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Systematic review
Review: nurses predominantly have negative feelings towards the use of physical restraints in geriatric care, though some still perceive a need in clinical practice
  1. Jan P H Hamers
  1. Department of Health Services Research, Maastricht University, Maastricht, The Netherlands
  1. Correspondence to: Professor Jan PH Hamers, Department of Health Services Research, Maastricht University, PO Box 616, Maastricht 6200 MD, The Netherlands; jph.hamers{at}maastrichtuniversity.nl

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Implications for practice and research

  • To guarantee the safety of residents or patients is the most important justification for physical restraint use, despite the lack of evidence for benefit and safety.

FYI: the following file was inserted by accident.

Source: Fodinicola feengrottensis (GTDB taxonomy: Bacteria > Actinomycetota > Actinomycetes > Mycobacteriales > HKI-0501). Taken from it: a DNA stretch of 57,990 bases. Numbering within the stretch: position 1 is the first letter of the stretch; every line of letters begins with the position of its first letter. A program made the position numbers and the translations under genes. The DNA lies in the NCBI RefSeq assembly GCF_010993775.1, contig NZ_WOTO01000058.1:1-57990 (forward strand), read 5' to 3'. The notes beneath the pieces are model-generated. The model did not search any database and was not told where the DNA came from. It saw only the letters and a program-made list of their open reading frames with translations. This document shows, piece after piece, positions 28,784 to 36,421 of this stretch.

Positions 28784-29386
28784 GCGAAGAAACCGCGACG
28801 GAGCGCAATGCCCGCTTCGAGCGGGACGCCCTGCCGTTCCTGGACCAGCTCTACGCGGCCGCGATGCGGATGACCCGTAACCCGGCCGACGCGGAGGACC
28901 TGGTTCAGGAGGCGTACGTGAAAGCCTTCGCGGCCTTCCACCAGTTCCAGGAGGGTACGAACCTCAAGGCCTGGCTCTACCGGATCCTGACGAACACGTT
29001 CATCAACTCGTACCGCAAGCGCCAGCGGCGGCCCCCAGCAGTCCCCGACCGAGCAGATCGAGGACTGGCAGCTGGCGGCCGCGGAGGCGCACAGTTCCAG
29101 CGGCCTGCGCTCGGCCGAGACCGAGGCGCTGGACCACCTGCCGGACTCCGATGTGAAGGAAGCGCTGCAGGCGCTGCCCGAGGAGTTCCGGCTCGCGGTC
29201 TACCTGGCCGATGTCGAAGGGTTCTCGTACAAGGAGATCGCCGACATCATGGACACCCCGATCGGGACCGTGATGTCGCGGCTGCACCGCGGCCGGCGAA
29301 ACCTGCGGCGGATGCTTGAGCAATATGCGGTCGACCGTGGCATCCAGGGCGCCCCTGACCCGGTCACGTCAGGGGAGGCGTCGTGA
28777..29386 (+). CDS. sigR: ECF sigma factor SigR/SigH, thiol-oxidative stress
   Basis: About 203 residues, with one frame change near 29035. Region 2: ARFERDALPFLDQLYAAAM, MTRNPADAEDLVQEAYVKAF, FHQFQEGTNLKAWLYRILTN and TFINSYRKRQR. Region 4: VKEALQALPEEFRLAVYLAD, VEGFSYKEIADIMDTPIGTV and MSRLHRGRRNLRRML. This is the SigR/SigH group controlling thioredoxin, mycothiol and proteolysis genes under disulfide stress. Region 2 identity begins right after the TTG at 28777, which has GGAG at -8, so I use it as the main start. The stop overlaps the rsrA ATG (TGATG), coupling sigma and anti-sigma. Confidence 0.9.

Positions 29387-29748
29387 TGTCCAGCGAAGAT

• Nurses’ attitudes were shown to be nearly unchanged over time, while educational interventions seem to be ineffective in reducing restraint use in clinical practice.

  • Research on the influence of nurses’ attitudes on the implementation of research evidence in clinical practice is warranted.

Context

Physical restraints (eg, belts, full enclosed bedrails) are still commonly used in the care of older people. However, there is a large variation in restraint use that cannot …

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